The Trump administration’s shutdown of the federal government over the last two weeks is a synecdoche for the way it has run the federal government over the last two years. They blundered into it almost by accident, without any understanding of what they are doing nor any plan for success.
Just as Trump did not expect to win the election and neglected to plan for his transition, he shut down the government on a whim, after right-wing media complained about his plan to approve a government funding bill. Nobody in the administration had a clear understanding of just what a shutdown would entail. Two devastating reports in the Washington Post over the weekend detail the horrifying scope of their ignorance. The administration did not realize that 38 million Americans lose their food stamps under a shutdown, nor did it know that thousands of tenants would face eviction without assistance from the Department of Housing and Urban Development.
Administration officials “recognized only this week the breadth of the potential impact,” reports the Post, and was “focused now on understanding the scope of the consequences and determining whether there is anything they can do to intervene.” First Trump shut down the government, and then the Trump administration started looking into what effect this would have.
It’s likely the administration was lulled into complacency by a previous, abbreviated shutdown that took place in early 2018. This interruption in funding lasted only a few days and had barely any effect. Perhaps the administration assumed a longer shutdown would work the same way, but, you know, more of it. The reality is that the effects of a shutdown compound over time. Government agencies can creatively stretch their budgets to mask gaps in funding, but at some point, their capacity to maintain services snaps. The relationship between the length of a shutdown and its impact is not linear. A 30-day shutdown is not ten times as damaging as a three-day shutdown. It is probably 100 times as damaging.
The impending reality of millions of Americans going hungry and homeless is just one aspect of the horrors that await us. At some point, the shutdown will impinge upon Trump’s C-suite constituency. Employees of the Transportation Security Administration have had to work without pay, but that cannot continue indefinitely. Already, employees at some airports have begun staging sick-outs. At some point, air travel will grind to a halt, and with it large segments of the economy. By next month, tax refunds will be in jeopardy.
Facing an economic cataclysm, Trump appears to have no endgame in mind. He told Senate Minority Leader Charles Schumer he would “look foolish” if he agreed to reopen the government without extracting concessions. But Democrats have no incentive to give him any. Voters in general tend to blame the president for problems. This holds true even when Congress is responsible for the problems, but it especially holds true when the president personally engineers the calamity and announces beforehand on camera that he won’t blame the other side for it.
One path for the administration to escape the vise it has created for itself is to negotiate an immigration deal. Jared Kushner is reportedly trying to craft a bargain that would swap protection for Dreamers in return for border-security funding. In theory, members of both parties support a deal like this. But this kind of enforcement-plus-amnesty trade formed the basis of immigration reform deals that failed under both George W. Bush and Barack Obama’s presidencies. Immigration reform is really hard to do. The notion that broadening the negotiations to include a divisive social policy that had repeatedly defied compromise would make it easier to reopen the government seems fanciful.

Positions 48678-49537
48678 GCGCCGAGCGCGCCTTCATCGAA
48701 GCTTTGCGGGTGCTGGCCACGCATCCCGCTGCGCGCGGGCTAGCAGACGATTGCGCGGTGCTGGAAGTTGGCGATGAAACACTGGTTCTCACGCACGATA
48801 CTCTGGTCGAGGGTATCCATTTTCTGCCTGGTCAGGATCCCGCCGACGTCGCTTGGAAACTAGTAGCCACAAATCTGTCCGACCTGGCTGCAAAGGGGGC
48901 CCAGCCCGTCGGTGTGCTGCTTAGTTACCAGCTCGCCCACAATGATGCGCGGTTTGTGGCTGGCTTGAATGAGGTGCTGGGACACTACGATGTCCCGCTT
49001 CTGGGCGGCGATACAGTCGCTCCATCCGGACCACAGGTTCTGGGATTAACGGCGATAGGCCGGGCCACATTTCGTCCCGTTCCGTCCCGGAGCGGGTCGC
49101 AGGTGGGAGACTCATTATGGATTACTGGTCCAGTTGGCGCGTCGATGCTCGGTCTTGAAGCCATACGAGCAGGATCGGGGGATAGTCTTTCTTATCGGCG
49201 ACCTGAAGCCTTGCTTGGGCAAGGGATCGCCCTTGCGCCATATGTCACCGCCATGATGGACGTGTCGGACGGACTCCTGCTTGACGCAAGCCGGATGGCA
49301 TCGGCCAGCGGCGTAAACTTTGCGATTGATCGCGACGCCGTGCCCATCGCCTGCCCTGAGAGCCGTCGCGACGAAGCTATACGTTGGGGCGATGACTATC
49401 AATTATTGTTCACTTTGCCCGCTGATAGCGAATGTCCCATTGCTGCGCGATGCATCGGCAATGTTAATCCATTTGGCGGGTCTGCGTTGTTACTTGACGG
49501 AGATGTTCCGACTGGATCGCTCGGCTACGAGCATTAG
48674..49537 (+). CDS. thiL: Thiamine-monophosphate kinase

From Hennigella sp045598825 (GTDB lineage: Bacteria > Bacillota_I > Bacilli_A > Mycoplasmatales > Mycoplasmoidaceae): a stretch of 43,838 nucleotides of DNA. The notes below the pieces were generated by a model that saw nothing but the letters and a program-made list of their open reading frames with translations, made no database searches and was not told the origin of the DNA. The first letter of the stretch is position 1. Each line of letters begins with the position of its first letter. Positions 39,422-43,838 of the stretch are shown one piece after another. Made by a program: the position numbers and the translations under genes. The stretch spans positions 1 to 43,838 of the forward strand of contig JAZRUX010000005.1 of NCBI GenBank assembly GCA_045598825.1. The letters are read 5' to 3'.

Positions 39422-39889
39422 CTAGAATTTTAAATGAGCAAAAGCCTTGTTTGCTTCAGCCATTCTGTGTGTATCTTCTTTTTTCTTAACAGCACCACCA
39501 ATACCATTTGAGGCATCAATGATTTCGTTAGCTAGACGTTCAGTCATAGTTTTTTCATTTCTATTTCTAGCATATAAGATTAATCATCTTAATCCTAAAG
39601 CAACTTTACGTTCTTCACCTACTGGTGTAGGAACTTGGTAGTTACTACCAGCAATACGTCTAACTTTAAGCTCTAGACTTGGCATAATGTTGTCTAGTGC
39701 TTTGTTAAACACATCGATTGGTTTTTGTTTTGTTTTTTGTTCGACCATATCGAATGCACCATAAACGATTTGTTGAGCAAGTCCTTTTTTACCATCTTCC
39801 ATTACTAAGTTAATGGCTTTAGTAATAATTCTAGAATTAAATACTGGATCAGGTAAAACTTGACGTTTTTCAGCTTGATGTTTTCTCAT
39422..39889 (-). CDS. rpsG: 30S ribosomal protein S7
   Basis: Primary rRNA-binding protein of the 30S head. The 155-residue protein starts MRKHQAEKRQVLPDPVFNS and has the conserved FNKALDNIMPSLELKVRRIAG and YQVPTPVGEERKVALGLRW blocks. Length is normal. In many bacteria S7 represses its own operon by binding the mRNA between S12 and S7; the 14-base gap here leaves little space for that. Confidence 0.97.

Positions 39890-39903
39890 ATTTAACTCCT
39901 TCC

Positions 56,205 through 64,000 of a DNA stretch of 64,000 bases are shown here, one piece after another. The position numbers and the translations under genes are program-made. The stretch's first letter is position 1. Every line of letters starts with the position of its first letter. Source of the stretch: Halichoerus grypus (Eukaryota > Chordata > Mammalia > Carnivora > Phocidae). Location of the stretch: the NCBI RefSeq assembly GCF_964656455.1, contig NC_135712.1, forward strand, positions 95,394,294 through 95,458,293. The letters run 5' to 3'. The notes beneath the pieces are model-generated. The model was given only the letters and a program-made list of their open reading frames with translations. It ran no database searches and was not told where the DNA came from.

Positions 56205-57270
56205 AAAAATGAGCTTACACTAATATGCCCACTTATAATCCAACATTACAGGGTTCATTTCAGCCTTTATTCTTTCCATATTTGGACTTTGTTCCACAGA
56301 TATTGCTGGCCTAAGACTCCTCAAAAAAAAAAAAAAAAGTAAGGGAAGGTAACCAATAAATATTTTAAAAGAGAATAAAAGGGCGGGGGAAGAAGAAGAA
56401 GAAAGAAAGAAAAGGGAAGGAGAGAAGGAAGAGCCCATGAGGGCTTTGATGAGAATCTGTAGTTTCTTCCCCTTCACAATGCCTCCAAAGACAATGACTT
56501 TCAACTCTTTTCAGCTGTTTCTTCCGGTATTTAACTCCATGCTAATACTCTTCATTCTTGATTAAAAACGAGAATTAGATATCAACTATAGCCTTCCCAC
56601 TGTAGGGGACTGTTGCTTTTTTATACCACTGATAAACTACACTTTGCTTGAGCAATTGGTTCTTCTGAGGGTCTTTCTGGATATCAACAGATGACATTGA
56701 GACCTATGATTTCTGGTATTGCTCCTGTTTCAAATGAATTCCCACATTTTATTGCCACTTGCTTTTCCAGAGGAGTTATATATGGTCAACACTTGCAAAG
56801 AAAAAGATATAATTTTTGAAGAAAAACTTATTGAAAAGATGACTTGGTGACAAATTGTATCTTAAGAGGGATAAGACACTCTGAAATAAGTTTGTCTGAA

As difficult as immigration reform always is, Trump’s fixation with the wall compounds the difficulty. The wall is not a product of conservative immigration policy, it’s a messaging device devised by Trump’s campaign to get him to discuss immigration and to help him stand out from other anti-immigration conservatives. Immigration restrictionists like Mark Krikorian and Heather MacDonald frankly tell the New York Times they don’t care about the wall. Krikorian frets about the “danger that [Trump] would trade almost anything in order to get the wall.” MacDonald laments that the wall “has sucked political capital from the pursuit of other, and arguably better, means to deter illegal immigrants,” as MacDonald wrote.
The anti-immigration right does not oppose the wall, they simply don’t consider it especially useful as a tool to reduce illegal immigration. (Because it is not.) Therefore, from the restrictionist standpoint, any deal that trades something liberals want for the wall is a net negative.
Just how long will it take for Trump to figure out that he is probably not the president who is going to break America’s long-standing immigration policy deadlock? Probably longer than he can bear the political pain that his shutdown is bringing upon himself and his party. Democrats might be tempted to hand Trump a token ransom to end the very real pain of the shutdown. But to do so would invite further hostage-taking. All they can do in the meantime is continue to send Trump bills to reopen the government immediately, and wait for the president to realize the political blood on the floor is his own.